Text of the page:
I have read and reread Jason Patzfahl’s blog post titled “Dear Greatest Generation” and I found his positions not only wrong, but painfully misleading and unrealistic. I can understand Jason’s passion and his dedication to get his candidates elected, but I don’t agree with his unrealistic approach.
Taking the “Greatest Generation” to task because of their political leanings is not only wrong but misdirected. As many know I am a “leading cohort boomer” and my life has been immersed in the world of the “Greatest Generation.” Just as you can’t place any one age cohort or generation to fit a stereotype, you can’t do it with the “Greatest Generation” either. This generation has always had a great diversity of political opinion and beliefs. Jason’s sampling would lead one to think that they are of a single mind and that in some way they are betraying the following generations. Jason is making an error with his supposition and is coming off as sounding like the younger sibling that feels cheated by an older sibling. This approach not only doesn’t move forward the positions of the political left, but it alienates and will force many undecided to the right because of his “spoiled child” argument.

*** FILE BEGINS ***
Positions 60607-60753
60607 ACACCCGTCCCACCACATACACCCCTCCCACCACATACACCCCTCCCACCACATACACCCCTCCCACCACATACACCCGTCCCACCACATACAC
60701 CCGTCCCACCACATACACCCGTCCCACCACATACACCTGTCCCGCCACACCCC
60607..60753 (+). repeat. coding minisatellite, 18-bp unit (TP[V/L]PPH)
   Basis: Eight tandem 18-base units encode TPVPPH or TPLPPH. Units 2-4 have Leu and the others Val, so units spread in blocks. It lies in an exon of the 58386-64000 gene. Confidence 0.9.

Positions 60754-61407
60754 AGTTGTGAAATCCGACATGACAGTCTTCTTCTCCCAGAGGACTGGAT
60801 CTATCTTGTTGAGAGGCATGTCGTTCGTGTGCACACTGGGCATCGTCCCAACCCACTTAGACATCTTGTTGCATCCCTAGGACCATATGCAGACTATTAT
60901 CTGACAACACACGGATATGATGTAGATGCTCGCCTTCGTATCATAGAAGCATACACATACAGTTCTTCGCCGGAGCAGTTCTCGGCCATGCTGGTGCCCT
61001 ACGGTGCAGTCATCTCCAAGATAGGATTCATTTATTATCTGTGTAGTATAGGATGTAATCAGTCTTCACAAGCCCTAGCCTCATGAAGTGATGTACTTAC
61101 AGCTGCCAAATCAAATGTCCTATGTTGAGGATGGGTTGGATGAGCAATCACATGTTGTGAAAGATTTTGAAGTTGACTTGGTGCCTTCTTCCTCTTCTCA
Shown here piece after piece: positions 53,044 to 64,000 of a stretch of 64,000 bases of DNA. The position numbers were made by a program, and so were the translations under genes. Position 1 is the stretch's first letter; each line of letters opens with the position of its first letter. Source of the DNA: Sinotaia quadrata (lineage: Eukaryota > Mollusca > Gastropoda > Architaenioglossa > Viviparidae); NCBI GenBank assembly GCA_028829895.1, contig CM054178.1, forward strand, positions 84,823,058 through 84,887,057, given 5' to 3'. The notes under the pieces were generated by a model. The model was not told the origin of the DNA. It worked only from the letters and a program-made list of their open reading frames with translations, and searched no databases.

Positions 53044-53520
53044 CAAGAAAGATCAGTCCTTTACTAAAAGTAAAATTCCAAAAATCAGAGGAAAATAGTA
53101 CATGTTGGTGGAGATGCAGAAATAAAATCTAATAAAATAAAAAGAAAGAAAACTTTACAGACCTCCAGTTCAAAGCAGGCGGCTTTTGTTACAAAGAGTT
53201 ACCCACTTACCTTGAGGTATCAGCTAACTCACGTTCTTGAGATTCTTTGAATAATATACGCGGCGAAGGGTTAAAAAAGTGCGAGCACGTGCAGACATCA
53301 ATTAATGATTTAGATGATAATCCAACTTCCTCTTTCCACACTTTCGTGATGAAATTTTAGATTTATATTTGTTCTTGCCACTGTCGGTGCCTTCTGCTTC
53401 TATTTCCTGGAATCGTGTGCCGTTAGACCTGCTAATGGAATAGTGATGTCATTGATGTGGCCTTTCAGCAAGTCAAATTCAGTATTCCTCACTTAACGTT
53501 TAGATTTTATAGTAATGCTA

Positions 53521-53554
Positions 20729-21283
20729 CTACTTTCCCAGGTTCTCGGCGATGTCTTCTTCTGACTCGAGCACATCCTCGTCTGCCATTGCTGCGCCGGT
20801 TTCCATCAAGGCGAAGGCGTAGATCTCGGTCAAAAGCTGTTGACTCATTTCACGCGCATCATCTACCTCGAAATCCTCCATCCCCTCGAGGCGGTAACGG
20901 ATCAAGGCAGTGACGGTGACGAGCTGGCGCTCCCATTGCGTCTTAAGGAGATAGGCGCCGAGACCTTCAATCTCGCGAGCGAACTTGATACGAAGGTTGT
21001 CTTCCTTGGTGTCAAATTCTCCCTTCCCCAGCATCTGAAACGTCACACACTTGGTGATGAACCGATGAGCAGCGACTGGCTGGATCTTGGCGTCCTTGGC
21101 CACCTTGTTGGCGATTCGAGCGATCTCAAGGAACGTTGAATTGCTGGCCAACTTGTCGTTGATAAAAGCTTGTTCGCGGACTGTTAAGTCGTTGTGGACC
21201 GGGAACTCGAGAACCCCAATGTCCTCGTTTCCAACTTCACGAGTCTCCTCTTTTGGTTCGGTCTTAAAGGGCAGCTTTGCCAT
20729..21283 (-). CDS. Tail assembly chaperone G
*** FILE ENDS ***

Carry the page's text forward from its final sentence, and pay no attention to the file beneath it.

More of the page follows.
I also think that Jason is attributing too much power to the “Greatest Generation.” Just by sheer numbers alone, their generational power and ability to influence the outcome of elections has eroded. As of 2010, those who were demographically listed as members of the “Greatest Generation” comprised only 5.5 million. Even if they voted as a block one way or another, it wouldn’t be enough to significantly influence the election.
Jason should be much more concerned with getting Millennials or Gen-Yers out to vote. They have the numbers and it’s their future that is being considered now. Rather than looking to the past, we all need to be looking to the future and the changes that are necessary to move our society forward while maintaining social justice for all.